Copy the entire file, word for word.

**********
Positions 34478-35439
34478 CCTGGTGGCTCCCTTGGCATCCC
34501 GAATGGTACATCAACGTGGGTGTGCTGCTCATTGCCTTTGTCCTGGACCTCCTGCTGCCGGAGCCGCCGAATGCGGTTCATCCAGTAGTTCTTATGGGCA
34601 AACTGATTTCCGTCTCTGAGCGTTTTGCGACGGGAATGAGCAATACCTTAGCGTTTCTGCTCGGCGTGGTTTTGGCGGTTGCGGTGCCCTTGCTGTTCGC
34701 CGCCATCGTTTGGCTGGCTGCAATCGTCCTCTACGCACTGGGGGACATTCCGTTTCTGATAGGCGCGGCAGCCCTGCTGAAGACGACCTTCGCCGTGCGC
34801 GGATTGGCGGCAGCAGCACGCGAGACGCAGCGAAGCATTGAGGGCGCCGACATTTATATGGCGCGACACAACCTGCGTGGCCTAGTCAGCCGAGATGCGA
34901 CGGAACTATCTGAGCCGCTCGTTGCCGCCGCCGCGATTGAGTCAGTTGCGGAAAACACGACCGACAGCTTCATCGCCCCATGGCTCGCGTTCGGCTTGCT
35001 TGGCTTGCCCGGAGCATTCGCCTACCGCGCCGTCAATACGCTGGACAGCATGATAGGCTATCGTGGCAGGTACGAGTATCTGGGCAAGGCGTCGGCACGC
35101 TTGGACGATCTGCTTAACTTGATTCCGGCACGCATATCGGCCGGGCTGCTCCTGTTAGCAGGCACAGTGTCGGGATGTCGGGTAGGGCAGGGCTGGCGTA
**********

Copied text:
Positions 34478-35439
34478 CCTGGTGGCTCCCTTGGCATCCC
34501 GAATGGTACATCAACGTGGGTGTGCTGCTCATTGCCTTTGTCCTGGACCTCCTGCTGCCGGAGCCGCCGAATGCGGTTCATCCAGTAGTTCTTATGGGCA
34601 AACTGATTTCCGTCTCTGAGCGTTTTGCGACGGGAATGAGCAATACCTTAGCGTTTCTGCTCGGCGTGGTTTTGGCGGTTGCGGTGCCCTTGCTGTTCGC
34701 CGCCATCGTTTGGCTGGCTGCAATCGTCCTCTACGCACTGGGGGACATTCCGTTTCTGATAGGCGCGGCAGCCCTGCTGAAGACGACCTTCGCCGTGCGC
34801 GGATTGGCGGCAGCAGCACGCGAGACGCAGCGAAGCATTGAGGGCGCCGACATTTATATGGCGCGACACAACCTGCGTGGCCTAGTCAGCCGAGATGCGA
34901 CGGAACTATCTGAGCCGCTCGTTGCCGCCGCCGCGATTGAGTCAGTTGCGGAAAACACGACCGACAGCTTCATCGCCCCATGGCTCGCGTTCGGCTTGCT
35001 TGGCTTGCCCGGAGCATTCGCCTACCGCGCCGTCAATACGCTGGACAGCATGATAGGCTATCGTGGCAGGTACGAGTATCTGGGCAAGGCGTCGGCACGC
35101 TTGGACGATCTGCTTAACTTGATTCCGGCACGCATATCGGCCGGGCTGCTCCTGTTAGCAGGCACAGTGTCGGGATGTCGGGTAGGGCAGGGCTGGCGTA